What a disappointment....

Discussion in 'Photographers' started by TheFlyingCamera, Sep 11, 2006.

  1. TheFlyingCamera

    TheFlyingCamera Membership Council Council

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    http://encarta.msn.com/encnet/departments/careertraining/?article=naturephotography&GT1=8538

    I just read this article about Franz Lanting, the wildlife photographer. He´s gone digital, and is proselytizing for the d-word. And of course, the media are eating it up. Although I like his work for what it is, there are other nature photographers out there still shooting film, and frankly I like their work better. I´m kicking myself for forgetting their names, but there are these two photographers who shoot almost exclusively with Hasselblads, except for their underwater work, which is done with a Nikonos. I saw them present their work at a discussion at the National Academy of Sciences about two years ago. They had a pair of the Hasselblad projectors, and projected original transparencies ten feet high. WOW. They specialize in "portraits" of endangered wildlife.
     
  2. Early Riser

    Early Riser Subscriber

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    For the kind of work he does I don't blame him. If you're a 35mm color shooter it's hard to get past the conveniences of digital and the qualitative differences between a top DSLR and 35mm color film are negliable at this point. I adore film and that's what I have chosen to use for my own work because it suits me best. If someday digital can give me better results I'll switch in a second. I don't drink the kool aid for any technology and if Franz has decided to switch to digital I'm sure he's given it a great deal of thought and was not done lightly.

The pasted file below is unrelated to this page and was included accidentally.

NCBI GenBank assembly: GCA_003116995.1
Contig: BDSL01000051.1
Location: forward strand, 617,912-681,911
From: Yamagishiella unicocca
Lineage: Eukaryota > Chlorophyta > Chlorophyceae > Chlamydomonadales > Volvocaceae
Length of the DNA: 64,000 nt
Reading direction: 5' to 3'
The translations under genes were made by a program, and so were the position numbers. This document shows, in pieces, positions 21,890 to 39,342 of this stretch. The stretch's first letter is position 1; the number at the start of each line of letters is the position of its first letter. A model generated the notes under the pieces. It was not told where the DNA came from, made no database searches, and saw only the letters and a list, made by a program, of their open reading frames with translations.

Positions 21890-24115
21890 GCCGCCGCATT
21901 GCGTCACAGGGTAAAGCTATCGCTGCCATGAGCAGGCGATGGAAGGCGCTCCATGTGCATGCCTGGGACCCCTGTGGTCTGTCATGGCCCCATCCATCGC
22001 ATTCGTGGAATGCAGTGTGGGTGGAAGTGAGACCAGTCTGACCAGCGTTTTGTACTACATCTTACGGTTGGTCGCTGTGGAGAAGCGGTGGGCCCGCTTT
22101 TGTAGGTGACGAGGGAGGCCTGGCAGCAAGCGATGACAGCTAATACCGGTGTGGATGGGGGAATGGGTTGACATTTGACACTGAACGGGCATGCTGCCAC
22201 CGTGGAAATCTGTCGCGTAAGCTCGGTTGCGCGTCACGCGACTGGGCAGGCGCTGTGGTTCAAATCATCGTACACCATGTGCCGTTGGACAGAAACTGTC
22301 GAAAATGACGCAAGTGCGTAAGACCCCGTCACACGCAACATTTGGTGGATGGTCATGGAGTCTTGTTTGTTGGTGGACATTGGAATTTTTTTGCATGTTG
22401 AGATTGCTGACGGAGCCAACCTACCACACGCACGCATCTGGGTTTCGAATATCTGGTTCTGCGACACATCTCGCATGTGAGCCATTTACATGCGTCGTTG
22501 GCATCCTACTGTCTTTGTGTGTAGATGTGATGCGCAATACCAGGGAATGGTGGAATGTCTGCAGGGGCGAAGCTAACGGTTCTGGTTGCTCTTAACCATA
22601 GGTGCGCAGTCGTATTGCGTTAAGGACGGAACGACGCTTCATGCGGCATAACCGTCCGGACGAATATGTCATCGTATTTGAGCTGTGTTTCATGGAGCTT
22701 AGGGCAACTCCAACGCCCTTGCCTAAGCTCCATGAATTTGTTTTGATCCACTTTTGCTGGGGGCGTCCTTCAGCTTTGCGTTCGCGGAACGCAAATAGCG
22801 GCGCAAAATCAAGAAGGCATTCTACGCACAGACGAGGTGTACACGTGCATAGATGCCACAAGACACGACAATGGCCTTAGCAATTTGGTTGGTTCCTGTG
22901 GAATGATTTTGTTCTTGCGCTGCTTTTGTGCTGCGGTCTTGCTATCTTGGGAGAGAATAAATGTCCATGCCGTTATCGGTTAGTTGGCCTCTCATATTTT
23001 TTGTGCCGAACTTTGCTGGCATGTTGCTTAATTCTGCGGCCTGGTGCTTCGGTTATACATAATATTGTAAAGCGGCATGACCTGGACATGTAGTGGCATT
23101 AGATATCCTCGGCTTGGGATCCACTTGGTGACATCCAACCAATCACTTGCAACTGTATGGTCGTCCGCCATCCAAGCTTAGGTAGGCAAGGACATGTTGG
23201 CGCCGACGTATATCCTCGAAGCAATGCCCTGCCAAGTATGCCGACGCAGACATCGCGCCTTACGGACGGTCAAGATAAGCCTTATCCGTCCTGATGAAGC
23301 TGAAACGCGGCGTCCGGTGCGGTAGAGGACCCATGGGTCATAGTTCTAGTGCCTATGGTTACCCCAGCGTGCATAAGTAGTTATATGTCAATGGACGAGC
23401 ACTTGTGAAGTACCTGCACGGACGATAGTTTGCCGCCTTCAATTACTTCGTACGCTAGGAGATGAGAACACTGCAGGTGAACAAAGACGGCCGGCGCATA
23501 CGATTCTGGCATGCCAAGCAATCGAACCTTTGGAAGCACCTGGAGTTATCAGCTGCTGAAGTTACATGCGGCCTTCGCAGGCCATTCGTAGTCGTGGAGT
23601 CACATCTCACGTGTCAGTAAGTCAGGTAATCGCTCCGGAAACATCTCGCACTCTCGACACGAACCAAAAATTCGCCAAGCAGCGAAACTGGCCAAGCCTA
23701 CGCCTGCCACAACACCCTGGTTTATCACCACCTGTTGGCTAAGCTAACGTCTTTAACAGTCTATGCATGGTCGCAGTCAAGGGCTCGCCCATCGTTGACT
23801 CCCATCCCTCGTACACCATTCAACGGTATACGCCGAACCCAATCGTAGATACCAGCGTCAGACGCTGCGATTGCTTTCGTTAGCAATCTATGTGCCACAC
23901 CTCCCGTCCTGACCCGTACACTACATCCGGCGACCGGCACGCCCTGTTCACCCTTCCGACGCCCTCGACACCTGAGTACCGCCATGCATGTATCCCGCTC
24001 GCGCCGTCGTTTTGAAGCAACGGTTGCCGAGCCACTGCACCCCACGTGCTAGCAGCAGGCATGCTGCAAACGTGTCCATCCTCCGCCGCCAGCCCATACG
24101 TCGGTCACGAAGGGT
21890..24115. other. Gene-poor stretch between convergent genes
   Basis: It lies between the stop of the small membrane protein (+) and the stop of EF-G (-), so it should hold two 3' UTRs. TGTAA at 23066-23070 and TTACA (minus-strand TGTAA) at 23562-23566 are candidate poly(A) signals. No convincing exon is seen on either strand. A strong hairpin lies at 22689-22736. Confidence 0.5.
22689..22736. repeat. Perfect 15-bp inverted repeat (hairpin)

3. Bromo33333

    Bromo33333 Member

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    Negligable? :confused:

    I think "negligible" is a pretty subjective term. While I think it is posisble to get satisfying results with digital, and I do think that 35mm as a professional medium is already a niche market - but a "negligable" difference depends upon what one thinks is important and not important. If you absolutley HATE grain, then digital will be superior for larger magnifications - though at extremes where film will look grainy, digital will look pixelly or smeary. (though if you scan film, the differences at extremes will be less) If you love subtlety of shadows and highlights in your pictures then digital is not quite there at any resolution (and will probably take a decade to sort it out).

    (More importantly if you need a picture minutes after you take it to e-mail to your editor - digital is your thing - no question)

    Reminds me of the CD vs. LP debates in the 1980's. The initial debate was about CD's strengths - no pops scratches and other surface noise - and the slogan "perfect sound forever". It didn't focus much on how a violin/piano or voice sounded (pretty nasty - It took digital technology about 10-15 years to sort that out, and some would say they haven't yet equalled LP or reel-to-reel). The convenience of CD won out - and eventually the sound became acceptable. Though there is a HUGE resurgence of LP right now in the over 40's, and the under 25 set.
     
  4. Alex Hawley

    Alex Hawley Member

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    'Tis a shame and a loss to the film community. Lanting is perhaps the most eminent wildlife photographer in the world. His honors are many and include Knighthood. Well deserved IMO. Anyone who will slide into a pirahna and snake infested pond to get a shot of a bug is most worthy.

    Given his stature, his equipment endorsements should be quite lucrative.
     
  5. blansky

    blansky Subscriber

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    Could it be because of the manipulation available with photoshop.